Might the software ranks of the UK's blue-chip index be about to double? It's a long shot, granted, but there appears to be an increasingly likelihood that former UK midcap banking software supplier Misys could be set for a return to the stock market more than four years after it fell into the hands of private equity firm Vista in a rough $1.3 billion deal.
The mooted $5 billion (£3.75 billion) price tag could see it catapulted straight into the FTSE 100, joining accounting software supplier Sage (SGE), currently Britain's sole software blue-chip and, once the ARM (ARM)/Softbank deal goes through, soon to be the UK's only tech in the Footsie.
'No recent financials are publicly available but we estimate revenues of around $950 million,' calculate analysts at IT analysis consultancy Megabuyte. 'Run-rate revenues for Misys at the time of the Vista transaction were about $600 million, which was then augmented by acquisitions,' most notably the old Kondor business since renamed Turaz.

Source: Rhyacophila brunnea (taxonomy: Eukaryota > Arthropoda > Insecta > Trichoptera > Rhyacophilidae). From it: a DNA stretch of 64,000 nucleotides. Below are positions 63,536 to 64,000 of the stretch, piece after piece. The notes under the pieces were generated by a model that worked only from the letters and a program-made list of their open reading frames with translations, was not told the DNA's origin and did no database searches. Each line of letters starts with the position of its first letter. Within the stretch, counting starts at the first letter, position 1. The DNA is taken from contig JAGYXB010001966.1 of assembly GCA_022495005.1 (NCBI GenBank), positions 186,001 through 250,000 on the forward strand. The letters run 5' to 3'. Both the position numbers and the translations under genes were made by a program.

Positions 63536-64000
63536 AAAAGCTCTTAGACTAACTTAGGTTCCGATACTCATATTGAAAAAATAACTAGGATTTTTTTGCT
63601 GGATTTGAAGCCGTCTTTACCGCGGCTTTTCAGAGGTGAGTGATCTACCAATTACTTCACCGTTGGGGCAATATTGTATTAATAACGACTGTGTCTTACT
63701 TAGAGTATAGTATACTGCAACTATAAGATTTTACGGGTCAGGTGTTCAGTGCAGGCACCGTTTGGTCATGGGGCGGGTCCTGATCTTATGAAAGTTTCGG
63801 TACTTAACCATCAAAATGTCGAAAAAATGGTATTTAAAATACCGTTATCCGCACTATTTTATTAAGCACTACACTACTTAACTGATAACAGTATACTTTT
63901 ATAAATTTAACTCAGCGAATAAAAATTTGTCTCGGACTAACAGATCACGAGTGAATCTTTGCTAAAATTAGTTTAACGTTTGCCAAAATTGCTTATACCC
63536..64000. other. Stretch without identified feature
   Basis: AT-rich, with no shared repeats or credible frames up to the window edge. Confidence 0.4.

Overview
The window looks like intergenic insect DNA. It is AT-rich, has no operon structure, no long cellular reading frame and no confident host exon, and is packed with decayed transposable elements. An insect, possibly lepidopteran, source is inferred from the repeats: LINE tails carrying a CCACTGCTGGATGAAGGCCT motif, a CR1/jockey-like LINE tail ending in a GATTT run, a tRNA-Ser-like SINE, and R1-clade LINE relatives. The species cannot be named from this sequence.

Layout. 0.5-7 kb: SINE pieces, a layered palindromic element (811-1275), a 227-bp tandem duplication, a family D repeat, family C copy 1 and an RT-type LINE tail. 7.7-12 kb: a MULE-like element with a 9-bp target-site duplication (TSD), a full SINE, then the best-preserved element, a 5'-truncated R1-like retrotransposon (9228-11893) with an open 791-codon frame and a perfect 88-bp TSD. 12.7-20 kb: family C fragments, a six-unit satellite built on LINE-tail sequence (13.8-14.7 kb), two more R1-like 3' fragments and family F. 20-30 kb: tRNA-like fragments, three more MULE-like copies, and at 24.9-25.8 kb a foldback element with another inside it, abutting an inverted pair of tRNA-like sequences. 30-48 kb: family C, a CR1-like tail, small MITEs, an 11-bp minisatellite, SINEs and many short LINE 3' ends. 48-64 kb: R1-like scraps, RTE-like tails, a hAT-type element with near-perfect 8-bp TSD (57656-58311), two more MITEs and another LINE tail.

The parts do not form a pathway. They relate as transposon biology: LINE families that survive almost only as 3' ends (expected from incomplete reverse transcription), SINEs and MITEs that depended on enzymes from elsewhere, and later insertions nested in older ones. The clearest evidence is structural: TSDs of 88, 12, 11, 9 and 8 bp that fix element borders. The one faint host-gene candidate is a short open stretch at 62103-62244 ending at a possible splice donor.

This would be a huge boon to the UK's tech space which has been hemorrhaging technology companies for the past couple of years, waving goodbye to Advanced Computer Software, Anite, Xchanging, Telecity, Daisy, plus chip design firms CSR, Wolfson Microelectronics, and now ARM.
Gossip of a Misys stock market return has reared its head several times over the past couple of years but there seems to be real meat on the bones of the rumours now. A London IPO would be most logical given Misys' given its European centre of gravity, although a trade or separate private equity buyer could still emerge.
But 'an IPO would seem to be the best option,' believes Megabuye's Ian Spence. 'Such a large IPO, coming on the back of that of Sophos (SOPH) last year, would be another welcome shot in the arm for the UK quoted tech sector.'